Partnership provides child care information

ATLANTA -- With so many different options for child care across the state, some parents can get confused trying to find the best service to help care for their children.

Last year, the Georgia Department of Early Care and Learning's Bright from the Start program and the Quality Care for Children organization partnered to create a source for finding quality child care in Georgia.

"We offer free references for someone looking for child care from birth to 3 years old, pre-K or after-school programs," said Theresa Prestwood, vice president of Development & Marketing at QCC. "All 159 Georgia counties are served."

By calling 877-ALL-GA-KIDS or visiting www.allgakids.org, families can find out what child care facilities are located in their area and which ones are licensed, registered and accredited.

"To legally operate in Georgia, (the facility) has to be registered with the state," Prestwood said.

The company must have a trained director and meet basic health and safety guidelines that the state regularly assesses.

Due to the economic downtown, Prestwood said many families can't afford child care and may look to more affordable options that might not be the best choice.

"More and more parents are having a hard time finding quality child care for children," Prestwood said. "With unemployment so high in Georgia, you see families struggling to make good choices for children."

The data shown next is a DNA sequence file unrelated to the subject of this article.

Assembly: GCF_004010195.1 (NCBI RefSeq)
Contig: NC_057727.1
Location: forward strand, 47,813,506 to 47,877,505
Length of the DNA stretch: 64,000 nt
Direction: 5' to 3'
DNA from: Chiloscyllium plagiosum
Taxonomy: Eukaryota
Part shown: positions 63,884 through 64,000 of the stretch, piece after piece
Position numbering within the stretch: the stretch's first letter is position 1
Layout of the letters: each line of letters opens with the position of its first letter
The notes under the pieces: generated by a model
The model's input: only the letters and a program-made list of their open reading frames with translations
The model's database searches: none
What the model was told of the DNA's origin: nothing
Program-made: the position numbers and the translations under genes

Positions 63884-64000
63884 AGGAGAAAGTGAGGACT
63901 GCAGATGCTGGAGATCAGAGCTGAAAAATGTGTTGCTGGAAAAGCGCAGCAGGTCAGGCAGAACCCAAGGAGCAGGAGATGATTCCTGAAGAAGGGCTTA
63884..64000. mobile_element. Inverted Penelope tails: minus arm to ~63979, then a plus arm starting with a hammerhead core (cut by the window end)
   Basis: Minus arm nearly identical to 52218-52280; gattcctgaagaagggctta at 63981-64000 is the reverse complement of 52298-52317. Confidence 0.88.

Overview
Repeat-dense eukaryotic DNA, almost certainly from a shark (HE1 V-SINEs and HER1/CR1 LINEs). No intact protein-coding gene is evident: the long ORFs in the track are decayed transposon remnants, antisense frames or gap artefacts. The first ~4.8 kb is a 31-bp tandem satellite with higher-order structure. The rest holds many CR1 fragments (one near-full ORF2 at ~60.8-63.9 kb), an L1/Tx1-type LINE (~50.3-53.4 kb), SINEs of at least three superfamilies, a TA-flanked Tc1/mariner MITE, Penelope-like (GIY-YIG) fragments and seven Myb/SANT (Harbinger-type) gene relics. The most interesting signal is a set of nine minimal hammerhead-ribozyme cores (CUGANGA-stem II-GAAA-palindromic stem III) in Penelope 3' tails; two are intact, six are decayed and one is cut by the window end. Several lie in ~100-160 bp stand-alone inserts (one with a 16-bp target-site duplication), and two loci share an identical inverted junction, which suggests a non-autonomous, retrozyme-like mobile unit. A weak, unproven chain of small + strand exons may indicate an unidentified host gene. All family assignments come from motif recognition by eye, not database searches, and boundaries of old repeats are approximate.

A recent survey by QCC showed that the number of child care centers in Georgia sharply declined in 2009, and the number of nationally accredited centers dropped about 27 percent in 2009.

"Supply is down, the number of quality centers is down and more parents have few options and are feeling financially pressured to leave their kids in care situations that may be unsuitable -- even dangerous -- in order to make ends meet," said Pam Tatum, chief executive officer of QCC. "Ultimately it's the kids who pay the price."

Some centers also are cutting things like teacher and staff training, needed repairs and supplies, such as books.

"People are struggling to make ends meet, and child care is expensive" for both families and providers, Prestwood said. "We want people to be aware of where their children are and make good decisions."

The free telephone reference service is available from 8:30 a.m. to 5 p.m. Monday through Friday when representatives will talk with callers to set up a referral. A bilingual referral specialist is available for Spanish-speaking families.

On the Web, families can search by location, cost and accreditation. Also on the website are resources on various topics in relation to child care and child development.

The organization also offers free monthly parenting classes, community and corporate presentations and resources for children with special needs. It also includes data on its Facebook, Twitter and Flickr pages.